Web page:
Gregory Lyzenga, PhD, Burton Bettingen Professor of Physics, conducts both theoretical and observational studies of the physical processes that lead to earthquakes and tectonic deformation.
He uses the Global Positioning System (GPS) to measure the movement of land along fault lines to determine the amount of strain on these faults before earthquakes and the alteration of the earth afterwards. He has published extensively in the area of modeling tectonic plate movement.
Before becoming a faculty member at Harvey Mudd College, Lyzenga worked at NASA’s Jet Propulsion Laboratory on the development and interpretation of space-based geodetic techniques. His other research interests include astrobiology, shock-wave physics and planetary science, particularly asteroids and small bodies. He is also an avid amateur astronomer and amateur rocketry enthusiast.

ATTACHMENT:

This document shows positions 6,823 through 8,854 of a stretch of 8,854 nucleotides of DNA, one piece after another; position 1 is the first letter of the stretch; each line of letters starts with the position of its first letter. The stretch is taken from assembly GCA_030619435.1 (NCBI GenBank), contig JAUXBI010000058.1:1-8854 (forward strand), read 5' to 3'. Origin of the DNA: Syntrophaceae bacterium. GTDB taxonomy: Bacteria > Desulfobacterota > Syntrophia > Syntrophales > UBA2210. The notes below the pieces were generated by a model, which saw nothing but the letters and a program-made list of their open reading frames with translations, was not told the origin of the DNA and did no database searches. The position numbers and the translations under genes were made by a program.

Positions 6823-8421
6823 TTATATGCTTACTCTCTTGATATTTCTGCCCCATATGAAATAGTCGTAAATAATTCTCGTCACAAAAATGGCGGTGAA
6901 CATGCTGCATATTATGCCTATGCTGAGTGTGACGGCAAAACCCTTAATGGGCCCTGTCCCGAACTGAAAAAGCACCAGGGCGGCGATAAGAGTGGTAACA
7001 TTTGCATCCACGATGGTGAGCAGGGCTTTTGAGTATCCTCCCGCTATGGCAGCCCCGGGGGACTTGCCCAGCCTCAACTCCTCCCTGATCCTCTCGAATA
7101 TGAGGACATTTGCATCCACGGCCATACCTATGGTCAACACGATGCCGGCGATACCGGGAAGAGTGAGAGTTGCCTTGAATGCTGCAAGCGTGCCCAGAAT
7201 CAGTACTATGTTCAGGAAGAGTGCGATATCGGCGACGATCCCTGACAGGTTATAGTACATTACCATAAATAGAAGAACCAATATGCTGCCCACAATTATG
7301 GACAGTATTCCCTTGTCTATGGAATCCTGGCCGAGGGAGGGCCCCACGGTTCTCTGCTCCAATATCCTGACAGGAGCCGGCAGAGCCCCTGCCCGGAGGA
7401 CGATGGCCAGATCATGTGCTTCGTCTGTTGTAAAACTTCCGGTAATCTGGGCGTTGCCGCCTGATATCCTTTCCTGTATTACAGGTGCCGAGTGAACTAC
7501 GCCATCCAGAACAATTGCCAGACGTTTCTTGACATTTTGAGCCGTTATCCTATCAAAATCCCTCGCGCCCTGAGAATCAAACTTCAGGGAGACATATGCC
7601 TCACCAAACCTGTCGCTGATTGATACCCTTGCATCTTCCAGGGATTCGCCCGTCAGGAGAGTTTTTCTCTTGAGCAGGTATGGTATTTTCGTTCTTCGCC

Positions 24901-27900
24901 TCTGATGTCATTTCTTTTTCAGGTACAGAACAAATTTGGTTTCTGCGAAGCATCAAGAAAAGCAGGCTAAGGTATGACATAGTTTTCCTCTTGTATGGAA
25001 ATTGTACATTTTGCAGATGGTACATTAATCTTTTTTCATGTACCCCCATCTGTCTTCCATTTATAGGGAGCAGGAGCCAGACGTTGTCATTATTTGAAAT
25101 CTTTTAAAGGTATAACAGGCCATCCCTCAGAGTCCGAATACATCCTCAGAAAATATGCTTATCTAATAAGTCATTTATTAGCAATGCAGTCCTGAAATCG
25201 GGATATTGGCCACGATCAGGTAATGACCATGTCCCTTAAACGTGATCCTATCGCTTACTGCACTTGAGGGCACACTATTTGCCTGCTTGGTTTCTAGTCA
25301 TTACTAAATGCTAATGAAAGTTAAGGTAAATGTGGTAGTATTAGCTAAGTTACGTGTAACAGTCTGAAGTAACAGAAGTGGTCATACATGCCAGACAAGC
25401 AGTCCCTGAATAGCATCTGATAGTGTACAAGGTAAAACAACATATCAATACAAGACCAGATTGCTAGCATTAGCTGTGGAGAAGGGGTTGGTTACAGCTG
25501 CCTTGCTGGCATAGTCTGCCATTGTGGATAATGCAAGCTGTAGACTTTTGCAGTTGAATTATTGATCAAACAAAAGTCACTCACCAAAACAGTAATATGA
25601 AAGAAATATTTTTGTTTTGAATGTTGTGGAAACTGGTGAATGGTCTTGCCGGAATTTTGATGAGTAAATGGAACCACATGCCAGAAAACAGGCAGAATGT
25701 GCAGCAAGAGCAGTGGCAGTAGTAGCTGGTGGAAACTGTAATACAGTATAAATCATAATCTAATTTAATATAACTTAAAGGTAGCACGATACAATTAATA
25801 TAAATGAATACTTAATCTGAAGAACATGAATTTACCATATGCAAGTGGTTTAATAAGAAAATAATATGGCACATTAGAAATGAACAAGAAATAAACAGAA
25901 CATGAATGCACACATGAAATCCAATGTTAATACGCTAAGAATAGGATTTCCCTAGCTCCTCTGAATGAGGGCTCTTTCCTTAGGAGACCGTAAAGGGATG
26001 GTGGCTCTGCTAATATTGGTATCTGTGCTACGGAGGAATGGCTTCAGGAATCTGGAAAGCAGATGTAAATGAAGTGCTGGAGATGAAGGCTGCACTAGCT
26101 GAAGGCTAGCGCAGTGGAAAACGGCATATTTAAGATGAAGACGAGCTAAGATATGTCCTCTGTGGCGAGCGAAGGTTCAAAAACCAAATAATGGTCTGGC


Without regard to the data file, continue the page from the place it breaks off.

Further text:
- Thrillist, 7/26/18 Asteroid vs. Meteor: Here’s the Difference Between Asteroids, Meteors and Meteorites
- Harvey Mudd Magazine, Summer 2015 Savvy Scholar: Greg Lyzenga ’75
- NASA Now Minute, 5/13/13 Plate Tectonics: Earthquakes
- The Student Life, 2/16/12 System Developed By HMC Students Could Find Extraterrestrial Life
- NASA Jet Propulsion Lab, 11/29/11 Re-launching History: A rocket hobbyist builds a WAC Corporal replica to honor aeronautics pioneer Frank Malina.